The jerk of a builder who fitted and glazed them must have applied the putty with his brickying trowel. I'll concede that it must be difficult to make such a fine putty bead that it doesn't stand over the rebate, but this guy's work, while neat enough, makes the glazing bars appear about 1" thick, which completely ruins the look and negates all that searching for a suitable router cutter to make the slim sash bars and the fiddly work M&T-ing such fine moulding.
When I remonstrated with him, he at least had the grace to look somewhat sheepish and has promised to trim the overhang when he removes the lights to paint up the putty. Why remove the lights? Well, the windows are on the 3rd storey and he's afraid of ladder work and too cheap to hire a scaffold tower. Bit of a handicap for a builder, I'd have thought....
Grrrr.
Frank

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If it helps... I'll add my .02 worth. The last 3 times I glazed windows, I smoothed the first application out with olive oil. I tried this once up at the cottage because I really had nothing much else to use. The next time I did the same thing because it worked so well the first time. Now I will do the same thing every time because it has worked 3 times in a row. The last time I glazed a window was after a New Year's 'accident'. Bearing this is mind, the ole' Olive oil trick worked perfectly even in January!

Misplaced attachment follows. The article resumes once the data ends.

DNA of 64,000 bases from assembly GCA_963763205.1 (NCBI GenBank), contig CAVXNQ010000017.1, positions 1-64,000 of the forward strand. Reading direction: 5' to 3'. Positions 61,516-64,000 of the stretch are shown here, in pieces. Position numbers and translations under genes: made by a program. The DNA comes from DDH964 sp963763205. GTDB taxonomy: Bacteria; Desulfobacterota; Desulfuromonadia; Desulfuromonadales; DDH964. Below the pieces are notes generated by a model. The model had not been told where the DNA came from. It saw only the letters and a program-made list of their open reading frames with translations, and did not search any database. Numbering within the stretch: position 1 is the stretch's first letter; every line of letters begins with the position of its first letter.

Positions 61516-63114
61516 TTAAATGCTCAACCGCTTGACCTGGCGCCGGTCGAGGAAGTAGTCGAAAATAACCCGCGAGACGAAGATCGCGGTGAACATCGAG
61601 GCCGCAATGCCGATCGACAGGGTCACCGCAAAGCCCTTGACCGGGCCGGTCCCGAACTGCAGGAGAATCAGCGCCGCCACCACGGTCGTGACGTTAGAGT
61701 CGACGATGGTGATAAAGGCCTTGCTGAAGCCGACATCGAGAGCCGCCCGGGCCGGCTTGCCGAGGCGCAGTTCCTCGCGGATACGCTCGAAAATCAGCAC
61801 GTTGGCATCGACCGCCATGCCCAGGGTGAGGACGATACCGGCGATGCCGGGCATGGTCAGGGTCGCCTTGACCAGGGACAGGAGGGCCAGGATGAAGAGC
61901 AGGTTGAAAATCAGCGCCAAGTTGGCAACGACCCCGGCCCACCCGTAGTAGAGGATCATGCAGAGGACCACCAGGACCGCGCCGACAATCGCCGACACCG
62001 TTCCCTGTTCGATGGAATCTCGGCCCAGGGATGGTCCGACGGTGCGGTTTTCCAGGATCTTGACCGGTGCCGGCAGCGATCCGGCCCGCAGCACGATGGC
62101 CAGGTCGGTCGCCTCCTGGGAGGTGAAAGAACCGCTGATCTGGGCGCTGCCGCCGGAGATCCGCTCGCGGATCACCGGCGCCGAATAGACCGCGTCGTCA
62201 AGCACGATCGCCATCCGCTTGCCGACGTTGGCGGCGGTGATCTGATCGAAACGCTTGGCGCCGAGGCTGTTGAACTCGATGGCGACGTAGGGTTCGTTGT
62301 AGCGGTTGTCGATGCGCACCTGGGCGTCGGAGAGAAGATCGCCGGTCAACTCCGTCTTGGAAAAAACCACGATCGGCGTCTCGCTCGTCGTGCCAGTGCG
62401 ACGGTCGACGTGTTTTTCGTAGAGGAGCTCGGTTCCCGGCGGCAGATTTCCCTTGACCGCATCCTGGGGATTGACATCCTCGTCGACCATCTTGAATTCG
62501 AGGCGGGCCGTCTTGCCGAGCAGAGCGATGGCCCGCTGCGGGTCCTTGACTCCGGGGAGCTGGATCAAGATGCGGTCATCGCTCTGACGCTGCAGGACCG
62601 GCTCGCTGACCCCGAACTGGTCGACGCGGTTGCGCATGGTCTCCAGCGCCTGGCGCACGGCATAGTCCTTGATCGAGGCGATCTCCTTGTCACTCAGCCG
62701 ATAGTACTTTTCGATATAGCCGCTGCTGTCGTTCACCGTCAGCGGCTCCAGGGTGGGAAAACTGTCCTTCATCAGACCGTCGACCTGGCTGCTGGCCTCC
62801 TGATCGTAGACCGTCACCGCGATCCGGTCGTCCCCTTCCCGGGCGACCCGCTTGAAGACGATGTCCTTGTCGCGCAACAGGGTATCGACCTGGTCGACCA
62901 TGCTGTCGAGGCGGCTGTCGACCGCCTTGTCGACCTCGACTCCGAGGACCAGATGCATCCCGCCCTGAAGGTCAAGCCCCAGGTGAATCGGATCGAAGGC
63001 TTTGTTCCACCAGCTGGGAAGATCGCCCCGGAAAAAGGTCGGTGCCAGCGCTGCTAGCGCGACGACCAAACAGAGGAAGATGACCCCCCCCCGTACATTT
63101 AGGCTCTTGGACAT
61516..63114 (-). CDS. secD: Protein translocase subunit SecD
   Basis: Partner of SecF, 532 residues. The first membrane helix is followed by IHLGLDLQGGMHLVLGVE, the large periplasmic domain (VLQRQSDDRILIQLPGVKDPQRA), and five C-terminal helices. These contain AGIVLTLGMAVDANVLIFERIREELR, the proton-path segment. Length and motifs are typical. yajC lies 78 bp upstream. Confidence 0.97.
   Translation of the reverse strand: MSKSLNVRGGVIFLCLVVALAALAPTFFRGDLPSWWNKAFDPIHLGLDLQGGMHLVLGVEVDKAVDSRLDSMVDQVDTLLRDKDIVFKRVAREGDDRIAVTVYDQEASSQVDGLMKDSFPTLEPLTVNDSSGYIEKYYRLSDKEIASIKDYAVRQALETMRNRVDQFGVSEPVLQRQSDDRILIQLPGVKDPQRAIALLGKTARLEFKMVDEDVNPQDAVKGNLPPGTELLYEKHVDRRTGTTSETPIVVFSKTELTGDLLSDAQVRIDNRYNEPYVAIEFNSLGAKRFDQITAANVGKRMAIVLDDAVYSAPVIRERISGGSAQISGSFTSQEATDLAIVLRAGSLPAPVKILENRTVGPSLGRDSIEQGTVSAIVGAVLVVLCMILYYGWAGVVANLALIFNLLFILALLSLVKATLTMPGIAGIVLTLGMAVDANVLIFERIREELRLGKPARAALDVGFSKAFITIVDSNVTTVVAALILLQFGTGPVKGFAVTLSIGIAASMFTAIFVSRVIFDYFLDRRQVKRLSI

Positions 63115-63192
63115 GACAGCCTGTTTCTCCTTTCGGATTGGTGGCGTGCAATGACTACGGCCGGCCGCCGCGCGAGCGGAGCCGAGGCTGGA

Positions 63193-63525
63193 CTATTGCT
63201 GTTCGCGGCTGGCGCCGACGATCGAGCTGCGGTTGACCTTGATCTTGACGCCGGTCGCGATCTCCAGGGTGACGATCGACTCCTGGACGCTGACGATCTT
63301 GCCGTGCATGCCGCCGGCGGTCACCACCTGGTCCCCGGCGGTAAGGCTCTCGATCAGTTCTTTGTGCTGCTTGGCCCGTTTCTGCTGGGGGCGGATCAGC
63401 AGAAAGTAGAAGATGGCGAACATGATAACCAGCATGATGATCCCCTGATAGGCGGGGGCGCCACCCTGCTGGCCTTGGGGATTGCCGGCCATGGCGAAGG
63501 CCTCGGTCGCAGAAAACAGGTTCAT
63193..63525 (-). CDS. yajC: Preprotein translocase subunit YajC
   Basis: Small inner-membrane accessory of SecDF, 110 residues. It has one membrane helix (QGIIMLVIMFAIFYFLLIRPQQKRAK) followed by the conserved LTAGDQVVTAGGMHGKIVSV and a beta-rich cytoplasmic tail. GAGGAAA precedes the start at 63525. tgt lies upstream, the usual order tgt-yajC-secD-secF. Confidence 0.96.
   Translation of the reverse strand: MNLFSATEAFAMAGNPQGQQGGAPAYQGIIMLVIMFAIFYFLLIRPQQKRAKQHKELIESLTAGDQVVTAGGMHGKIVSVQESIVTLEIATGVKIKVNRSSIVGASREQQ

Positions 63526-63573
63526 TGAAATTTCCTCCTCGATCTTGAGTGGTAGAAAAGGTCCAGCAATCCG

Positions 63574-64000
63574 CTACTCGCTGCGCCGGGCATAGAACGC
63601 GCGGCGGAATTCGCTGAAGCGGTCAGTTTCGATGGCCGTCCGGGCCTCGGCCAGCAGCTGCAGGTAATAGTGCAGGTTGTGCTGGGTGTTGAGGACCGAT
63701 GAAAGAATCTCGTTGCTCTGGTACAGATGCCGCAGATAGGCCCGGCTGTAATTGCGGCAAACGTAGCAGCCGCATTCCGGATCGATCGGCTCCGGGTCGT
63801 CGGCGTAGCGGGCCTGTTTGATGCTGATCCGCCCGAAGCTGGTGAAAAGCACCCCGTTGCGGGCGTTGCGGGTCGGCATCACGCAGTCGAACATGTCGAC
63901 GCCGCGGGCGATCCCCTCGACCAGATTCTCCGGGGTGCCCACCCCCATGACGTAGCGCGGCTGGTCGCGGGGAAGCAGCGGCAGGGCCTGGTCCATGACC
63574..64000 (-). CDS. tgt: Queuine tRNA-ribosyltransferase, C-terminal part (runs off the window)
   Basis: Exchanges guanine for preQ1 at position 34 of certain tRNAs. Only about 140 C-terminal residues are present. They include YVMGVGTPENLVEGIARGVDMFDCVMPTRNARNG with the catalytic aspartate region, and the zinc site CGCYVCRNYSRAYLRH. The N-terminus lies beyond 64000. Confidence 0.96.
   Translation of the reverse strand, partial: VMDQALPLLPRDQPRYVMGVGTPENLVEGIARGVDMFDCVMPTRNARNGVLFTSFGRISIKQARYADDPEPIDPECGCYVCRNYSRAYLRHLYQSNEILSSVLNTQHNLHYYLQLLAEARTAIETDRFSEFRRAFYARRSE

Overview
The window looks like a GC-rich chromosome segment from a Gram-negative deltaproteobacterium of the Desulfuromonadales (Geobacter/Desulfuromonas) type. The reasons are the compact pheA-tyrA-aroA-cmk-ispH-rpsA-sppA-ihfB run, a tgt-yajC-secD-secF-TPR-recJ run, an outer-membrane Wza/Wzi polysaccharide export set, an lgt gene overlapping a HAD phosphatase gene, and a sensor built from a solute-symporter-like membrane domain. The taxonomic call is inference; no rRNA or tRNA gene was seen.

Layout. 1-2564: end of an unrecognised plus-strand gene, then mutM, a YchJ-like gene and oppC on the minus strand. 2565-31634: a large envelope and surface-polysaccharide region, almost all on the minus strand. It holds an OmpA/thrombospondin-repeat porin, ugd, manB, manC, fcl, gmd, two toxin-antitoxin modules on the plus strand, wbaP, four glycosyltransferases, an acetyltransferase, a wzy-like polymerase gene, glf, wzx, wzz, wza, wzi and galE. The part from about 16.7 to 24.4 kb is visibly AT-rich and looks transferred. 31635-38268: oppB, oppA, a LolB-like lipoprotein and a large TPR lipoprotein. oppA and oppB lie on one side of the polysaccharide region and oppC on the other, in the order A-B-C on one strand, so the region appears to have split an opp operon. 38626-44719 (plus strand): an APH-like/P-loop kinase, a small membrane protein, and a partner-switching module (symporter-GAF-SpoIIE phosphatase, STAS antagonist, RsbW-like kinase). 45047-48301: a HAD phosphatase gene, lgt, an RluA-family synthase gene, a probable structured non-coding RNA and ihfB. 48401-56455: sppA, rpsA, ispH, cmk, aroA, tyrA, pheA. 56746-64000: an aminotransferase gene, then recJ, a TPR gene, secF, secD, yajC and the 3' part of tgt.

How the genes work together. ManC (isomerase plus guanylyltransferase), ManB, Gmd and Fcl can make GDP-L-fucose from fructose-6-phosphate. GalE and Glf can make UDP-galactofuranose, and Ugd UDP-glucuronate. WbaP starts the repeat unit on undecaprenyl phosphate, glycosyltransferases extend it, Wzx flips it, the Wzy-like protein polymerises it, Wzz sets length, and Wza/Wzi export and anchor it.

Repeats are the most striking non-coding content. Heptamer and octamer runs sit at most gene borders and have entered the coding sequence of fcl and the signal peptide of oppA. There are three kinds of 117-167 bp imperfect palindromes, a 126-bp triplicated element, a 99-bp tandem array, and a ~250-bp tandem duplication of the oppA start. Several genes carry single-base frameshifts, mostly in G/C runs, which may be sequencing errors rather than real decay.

HTH
Andrew.
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On Fri, 05 Dec 2003 01:20:17 -0500, The Good Bohemian

That's EXACTLY the way to do it, Andrew. Most any type of oil will work.
I guess a lot of folks use mineral spirits. I've never heard of that before! To me, it doesn't make sense. Minerals spirits, among other things, is a cleaner...used to REMOVE oil. Why would someone want to put any of that on glazing compound that CONTAINS oil?
Wishing you and yours a happy holiday season...
Trent
Proud member of the Roy Rogers fan club!
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snip thread about using glazing compound to set glass...

mineral spirits works fine. it works as a cleaner to keep the putty knife clean, and the slick surface it leaves on the putty is easy to get a nice finish with. really, not much thinner gets on the putty...